Everything can't be gray. We need to decide where to draw a line, to call something black or white. There is even a term for that, old enough that it's in Latin: "de facto". It means close enough that it's almost indistinguishable from the real or official thing. If you wait for 100% clarity, 100% purity of shade, you are going to make yourself and those around you very miserable, because you'll be waiting forever and you'll be doing some pretty damaging, sketchy, screwed up things in the meantime.

We all draw our lines in different places. There are some lines that practically everyone does not cross, or that practically everyone wants to cross, on the other end of the spectrum. The point is to draw it and stay on the right side, to have convictions and have the courage to stick to them.

May. 16th, 2014

ljkillsfb
I'm kinda glad there is no "like" on LJ. You either have something to say or you shut up completely.

Fat acceptance need not be pathological

ljkillsfb
I completely get the main thesis of this article that you don't know why someone has lost weight and it could be due to an illness or some other negative event. So complimenting them on their weight loss is a) about your notions around beauty and b) could feel really terrible to the recipient. So don't do it. I am in full support of this idea.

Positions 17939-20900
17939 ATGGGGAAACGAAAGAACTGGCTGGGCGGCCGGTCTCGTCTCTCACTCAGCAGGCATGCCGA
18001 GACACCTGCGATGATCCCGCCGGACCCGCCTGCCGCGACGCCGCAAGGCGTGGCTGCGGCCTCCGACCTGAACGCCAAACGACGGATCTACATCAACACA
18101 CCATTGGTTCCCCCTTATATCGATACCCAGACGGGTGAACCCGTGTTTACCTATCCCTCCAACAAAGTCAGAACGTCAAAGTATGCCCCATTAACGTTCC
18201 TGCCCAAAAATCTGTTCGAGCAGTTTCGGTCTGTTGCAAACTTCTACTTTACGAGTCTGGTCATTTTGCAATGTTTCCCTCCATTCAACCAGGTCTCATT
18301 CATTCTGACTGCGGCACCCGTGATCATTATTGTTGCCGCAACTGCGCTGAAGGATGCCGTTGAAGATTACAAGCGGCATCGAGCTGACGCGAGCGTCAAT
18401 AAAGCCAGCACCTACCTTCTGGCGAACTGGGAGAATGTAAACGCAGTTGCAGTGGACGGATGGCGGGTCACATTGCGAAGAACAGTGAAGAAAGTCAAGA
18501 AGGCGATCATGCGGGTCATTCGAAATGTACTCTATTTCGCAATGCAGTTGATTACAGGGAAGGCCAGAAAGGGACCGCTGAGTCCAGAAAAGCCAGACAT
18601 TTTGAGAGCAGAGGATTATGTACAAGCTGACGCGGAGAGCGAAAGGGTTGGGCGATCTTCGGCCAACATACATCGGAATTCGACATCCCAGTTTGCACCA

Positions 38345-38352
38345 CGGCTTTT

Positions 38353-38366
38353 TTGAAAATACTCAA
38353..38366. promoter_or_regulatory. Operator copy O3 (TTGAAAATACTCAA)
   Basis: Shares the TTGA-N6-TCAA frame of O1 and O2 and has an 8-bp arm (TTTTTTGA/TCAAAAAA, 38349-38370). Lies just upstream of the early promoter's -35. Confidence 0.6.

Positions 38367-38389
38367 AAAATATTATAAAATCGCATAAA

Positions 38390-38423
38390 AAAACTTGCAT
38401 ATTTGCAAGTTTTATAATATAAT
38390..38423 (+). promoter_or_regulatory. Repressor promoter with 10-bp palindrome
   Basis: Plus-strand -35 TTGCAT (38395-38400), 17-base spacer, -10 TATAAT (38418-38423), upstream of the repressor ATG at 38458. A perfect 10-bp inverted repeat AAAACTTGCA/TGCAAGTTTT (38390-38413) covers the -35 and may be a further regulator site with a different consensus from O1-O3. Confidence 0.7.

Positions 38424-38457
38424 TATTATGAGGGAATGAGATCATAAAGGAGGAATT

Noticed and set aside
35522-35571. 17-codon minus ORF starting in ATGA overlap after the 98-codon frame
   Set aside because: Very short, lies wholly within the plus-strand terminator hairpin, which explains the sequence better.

What I strongly object to is: "all bodies are good bodies," "I really believe that health can be at any size," and the subsequent, apparent belief that everyone ought to view all bodies as beautiful. Saying that size is uncoupled from health, or that health is uncoupled from perception of beauty is demonstrably wrong; how is health possible, for example, if one cannot get out of their bed? No strength of belief can overcome the laws of physics underlying biomechanics. Overwhelmingly, research has documented serious long term health effects from a BMI over 30. There is also well-established, cross-cultural research showing that certain ideas about physical attraction - facial and body symmetry, color of whites of eyes, and hip:waist ratio are not only cross-cultural, but related to overall health, resistance to disease and parasites, and reproductive fitness.